|69||Sumac, Smooth; Sumach Tree||Anacardiaceae||Rhus glabra (dg fo pf wp)||Scarify and sow in spring.||Plant prefers part shade to full sun and will flourish in any soil, including clay.||sun or partial shade||Small deciduous tree to 15 feet, with a flattened, spreading crown. All zones. Throughout North America, the several species of Sumac decorate field, roadside and yard with their deep-red, fall colors and erect, cone-like clusters of fruit. The fruit is covered with fuzz, rich in malic and ascorbic acid crystals, very high in vitamin C. You can make tasty sun tea from these fruits.||Alterative, Antiseptic, Appetizer, Astringent, Beverage, Diuretic, Dye, Emetic, Emmenagogue, Febrifuge, Galactogogue, Haemostatic, Hedge, Mordant, Oil, Ophthalmic, Pioneer, Refrigerant, Rubefacient, Salve, Shelterbelt, Soil stabilization, Tannin, TB, Tonic, Wood|
|72||Tea Tree, Australian||Myricaceae||Melaleuca alternifolia (dg fo pf wp)||2013-04-26 00:00:00||79 each seeds in 8cc blocks||plant||Sow in spring or summer. Sprinkle tiny seed on top of very light potting soil and tamp in, then keep evenly moist until germination. Greenhouse temperatures are preferred. These are always amazing when they emerge, that something so large can come from something so small -- its a miracle, really.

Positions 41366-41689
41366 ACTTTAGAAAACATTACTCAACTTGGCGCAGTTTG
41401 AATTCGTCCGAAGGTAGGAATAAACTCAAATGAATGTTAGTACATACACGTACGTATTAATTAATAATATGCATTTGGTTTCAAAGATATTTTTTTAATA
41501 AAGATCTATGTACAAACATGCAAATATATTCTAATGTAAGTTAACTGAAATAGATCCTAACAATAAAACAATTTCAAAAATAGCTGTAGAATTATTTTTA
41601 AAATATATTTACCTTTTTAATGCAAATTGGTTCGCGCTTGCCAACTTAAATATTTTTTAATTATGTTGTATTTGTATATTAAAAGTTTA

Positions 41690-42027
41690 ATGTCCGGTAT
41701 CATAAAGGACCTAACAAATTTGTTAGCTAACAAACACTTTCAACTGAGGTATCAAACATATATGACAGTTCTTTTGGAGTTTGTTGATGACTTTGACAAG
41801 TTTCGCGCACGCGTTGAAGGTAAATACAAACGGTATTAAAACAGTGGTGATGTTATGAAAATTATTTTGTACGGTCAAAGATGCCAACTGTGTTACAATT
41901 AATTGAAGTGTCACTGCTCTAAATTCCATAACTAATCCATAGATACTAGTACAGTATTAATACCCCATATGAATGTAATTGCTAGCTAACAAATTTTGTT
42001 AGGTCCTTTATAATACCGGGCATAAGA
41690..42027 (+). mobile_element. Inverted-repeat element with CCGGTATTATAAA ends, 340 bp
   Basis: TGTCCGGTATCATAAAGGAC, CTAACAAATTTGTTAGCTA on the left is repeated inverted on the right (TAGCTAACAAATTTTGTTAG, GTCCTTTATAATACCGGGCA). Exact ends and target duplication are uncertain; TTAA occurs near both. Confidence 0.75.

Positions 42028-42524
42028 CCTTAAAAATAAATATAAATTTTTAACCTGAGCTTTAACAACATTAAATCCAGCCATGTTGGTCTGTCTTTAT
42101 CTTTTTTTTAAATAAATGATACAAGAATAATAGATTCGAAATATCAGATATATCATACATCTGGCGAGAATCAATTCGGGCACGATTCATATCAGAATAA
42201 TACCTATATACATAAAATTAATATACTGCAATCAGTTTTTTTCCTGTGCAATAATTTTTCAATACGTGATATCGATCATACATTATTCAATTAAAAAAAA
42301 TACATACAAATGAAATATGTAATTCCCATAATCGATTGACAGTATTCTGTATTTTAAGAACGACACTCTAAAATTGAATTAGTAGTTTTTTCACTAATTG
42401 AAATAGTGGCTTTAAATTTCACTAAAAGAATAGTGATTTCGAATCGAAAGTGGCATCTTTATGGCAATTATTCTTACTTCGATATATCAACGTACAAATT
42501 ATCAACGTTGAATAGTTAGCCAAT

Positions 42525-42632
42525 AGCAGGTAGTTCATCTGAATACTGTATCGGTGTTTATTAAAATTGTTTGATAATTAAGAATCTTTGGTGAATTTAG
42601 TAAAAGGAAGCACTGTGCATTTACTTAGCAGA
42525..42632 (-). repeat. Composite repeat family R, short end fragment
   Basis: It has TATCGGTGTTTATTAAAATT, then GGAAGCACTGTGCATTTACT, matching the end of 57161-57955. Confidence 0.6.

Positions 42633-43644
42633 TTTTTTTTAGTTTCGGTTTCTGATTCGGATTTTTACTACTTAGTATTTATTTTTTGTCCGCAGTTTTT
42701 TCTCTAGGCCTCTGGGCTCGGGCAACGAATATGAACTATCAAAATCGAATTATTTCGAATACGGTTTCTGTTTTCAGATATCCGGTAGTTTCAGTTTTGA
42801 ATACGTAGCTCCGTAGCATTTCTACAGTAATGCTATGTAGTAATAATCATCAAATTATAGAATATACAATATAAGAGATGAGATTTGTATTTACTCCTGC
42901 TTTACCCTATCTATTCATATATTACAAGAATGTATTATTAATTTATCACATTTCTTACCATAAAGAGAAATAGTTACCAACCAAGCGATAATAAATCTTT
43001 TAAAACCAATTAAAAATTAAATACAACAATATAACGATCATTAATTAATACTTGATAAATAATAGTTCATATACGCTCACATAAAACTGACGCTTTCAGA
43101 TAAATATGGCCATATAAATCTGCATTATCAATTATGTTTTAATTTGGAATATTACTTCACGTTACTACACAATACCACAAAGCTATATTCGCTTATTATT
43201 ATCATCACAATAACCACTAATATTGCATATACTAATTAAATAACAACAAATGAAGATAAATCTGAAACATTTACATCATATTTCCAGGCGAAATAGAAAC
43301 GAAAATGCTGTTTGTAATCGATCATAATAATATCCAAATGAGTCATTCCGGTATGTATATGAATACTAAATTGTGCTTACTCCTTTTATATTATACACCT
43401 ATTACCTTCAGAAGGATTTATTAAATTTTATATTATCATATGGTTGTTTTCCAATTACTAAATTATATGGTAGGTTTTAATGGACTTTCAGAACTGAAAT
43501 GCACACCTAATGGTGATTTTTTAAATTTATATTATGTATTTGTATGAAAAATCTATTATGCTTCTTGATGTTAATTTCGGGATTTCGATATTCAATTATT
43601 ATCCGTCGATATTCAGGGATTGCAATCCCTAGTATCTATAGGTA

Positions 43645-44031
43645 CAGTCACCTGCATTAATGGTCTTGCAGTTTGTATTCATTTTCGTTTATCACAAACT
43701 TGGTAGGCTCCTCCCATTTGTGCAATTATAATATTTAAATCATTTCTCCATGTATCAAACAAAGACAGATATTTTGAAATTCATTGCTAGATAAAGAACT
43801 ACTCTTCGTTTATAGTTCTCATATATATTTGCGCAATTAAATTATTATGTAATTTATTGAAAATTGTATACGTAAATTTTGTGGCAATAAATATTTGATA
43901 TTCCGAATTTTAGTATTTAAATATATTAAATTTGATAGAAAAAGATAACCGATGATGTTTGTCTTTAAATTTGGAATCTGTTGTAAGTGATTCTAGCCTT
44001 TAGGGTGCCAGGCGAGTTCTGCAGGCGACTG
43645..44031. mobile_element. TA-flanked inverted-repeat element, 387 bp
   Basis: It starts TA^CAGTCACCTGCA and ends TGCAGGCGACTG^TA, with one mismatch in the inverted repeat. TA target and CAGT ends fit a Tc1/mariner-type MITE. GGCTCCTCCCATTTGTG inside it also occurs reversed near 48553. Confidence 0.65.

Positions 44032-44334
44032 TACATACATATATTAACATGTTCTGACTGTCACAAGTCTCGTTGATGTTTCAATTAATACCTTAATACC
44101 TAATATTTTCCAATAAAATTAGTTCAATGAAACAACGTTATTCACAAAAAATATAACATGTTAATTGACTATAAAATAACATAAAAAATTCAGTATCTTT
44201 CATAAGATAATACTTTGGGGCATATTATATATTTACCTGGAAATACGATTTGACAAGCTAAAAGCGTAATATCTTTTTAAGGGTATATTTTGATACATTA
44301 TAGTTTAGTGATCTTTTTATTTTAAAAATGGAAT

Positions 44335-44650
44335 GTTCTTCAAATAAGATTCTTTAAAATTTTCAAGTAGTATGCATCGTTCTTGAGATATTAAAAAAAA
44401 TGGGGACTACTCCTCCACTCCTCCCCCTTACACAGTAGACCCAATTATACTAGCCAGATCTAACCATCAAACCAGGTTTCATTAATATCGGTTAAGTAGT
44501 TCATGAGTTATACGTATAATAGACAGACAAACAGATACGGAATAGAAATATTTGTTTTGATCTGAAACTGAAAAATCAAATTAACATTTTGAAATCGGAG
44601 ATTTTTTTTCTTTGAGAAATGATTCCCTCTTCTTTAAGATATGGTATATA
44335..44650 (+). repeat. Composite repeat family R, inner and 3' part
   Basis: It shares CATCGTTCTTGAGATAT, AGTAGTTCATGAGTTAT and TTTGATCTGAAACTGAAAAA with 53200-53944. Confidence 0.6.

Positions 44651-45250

Seed: surface sow in spring or autumn onto a pot of permanently moist soil in a warm greenhouse. Emmerse in 5cm of water and do not water from overhead. Grow on until the seedlings are 0.5cm tall then remove from the water and pot up a week later. Seedlings are liable to damp off when grown this way, sowing the seed thinly, good ventilation and hygiene are essential for success. Grow the plants on for at least their first winter in a greenhouse and then plant them out in late spring or early summer, after the last expected frosts. Consider giving the plants some protection from the cold for their first few winters outdoors.
Cuttings of half-ripe lateral shoots with a heel, July/August in a frame.
Requires a fertile, well-drained moisture retentive lime-free soil in full sun. Prefers a soil that does not contain much nitrogen. Plants are shade tolerant and succeed in most soils and aspects except dry conditions when they are grown in Australian gardens.